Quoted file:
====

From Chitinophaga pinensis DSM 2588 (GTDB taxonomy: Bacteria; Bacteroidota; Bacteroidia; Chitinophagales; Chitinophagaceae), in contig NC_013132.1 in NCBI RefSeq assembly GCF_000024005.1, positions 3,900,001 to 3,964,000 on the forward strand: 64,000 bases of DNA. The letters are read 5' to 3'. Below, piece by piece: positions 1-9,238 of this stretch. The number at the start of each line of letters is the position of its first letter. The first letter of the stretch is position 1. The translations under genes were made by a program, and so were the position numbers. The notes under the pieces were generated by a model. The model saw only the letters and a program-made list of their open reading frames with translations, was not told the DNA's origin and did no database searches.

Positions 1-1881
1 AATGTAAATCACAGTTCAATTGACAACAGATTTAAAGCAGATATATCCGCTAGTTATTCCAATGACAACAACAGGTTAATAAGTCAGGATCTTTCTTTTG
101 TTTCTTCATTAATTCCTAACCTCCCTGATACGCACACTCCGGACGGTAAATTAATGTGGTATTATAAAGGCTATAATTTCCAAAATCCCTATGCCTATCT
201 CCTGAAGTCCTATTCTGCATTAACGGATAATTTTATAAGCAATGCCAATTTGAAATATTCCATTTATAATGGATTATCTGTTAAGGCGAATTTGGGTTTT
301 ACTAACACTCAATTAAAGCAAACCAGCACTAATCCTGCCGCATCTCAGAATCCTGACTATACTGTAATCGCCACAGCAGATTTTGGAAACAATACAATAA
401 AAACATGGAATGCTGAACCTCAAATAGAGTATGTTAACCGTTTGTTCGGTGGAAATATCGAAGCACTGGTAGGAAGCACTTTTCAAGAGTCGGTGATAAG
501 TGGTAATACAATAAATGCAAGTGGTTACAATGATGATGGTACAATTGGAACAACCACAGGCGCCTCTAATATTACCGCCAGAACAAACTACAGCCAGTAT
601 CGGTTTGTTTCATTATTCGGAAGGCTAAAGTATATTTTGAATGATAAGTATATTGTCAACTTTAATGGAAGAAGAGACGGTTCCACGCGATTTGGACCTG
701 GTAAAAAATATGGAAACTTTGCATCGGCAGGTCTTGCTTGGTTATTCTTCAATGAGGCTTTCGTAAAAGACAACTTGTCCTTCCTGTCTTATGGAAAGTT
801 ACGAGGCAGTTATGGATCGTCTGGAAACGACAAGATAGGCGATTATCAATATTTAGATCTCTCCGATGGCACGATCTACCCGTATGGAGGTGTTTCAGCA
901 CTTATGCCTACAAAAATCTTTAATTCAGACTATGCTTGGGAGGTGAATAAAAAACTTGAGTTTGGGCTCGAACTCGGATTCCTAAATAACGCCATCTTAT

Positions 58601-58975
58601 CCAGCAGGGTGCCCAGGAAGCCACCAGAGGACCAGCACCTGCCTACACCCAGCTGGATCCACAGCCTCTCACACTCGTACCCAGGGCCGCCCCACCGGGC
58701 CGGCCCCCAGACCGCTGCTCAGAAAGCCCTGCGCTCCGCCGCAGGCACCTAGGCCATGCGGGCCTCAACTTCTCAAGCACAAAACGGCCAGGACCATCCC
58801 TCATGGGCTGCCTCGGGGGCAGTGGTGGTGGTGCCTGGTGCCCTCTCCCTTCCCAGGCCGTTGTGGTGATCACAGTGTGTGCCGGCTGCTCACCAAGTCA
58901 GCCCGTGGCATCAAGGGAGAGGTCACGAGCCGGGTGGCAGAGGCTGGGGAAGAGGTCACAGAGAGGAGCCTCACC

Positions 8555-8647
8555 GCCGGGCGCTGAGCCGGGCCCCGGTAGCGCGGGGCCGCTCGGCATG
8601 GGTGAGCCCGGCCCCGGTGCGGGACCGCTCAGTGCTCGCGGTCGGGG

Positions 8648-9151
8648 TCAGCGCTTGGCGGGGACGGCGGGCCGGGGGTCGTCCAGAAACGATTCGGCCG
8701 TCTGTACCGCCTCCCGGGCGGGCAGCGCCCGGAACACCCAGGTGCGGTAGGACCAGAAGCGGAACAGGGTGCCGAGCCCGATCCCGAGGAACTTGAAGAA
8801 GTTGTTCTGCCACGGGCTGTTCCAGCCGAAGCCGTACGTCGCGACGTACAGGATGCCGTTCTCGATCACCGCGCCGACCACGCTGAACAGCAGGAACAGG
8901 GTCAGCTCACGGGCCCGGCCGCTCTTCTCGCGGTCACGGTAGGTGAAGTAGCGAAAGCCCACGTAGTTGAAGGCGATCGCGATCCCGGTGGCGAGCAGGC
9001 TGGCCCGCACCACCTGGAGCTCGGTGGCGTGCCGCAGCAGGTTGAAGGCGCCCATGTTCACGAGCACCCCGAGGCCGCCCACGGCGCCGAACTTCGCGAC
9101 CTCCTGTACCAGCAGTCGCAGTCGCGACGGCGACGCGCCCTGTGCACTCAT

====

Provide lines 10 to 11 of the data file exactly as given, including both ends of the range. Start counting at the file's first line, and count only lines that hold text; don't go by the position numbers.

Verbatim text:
701 GTAAAAAATATGGAAACTTTGCATCGGCAGGTCTTGCTTGGTTATTCTTCAATGAGGCTTTCGTAAAAGACAACTTGTCCTTCCTGTCTTATGGAAAGTT
801 ACGAGGCAGTTATGGATCGTCTGGAAACGACAAGATAGGCGATTATCAATATTTAGATCTCTCCGATGGCACGATCTACCCGTATGGAGGTGTTTCAGCA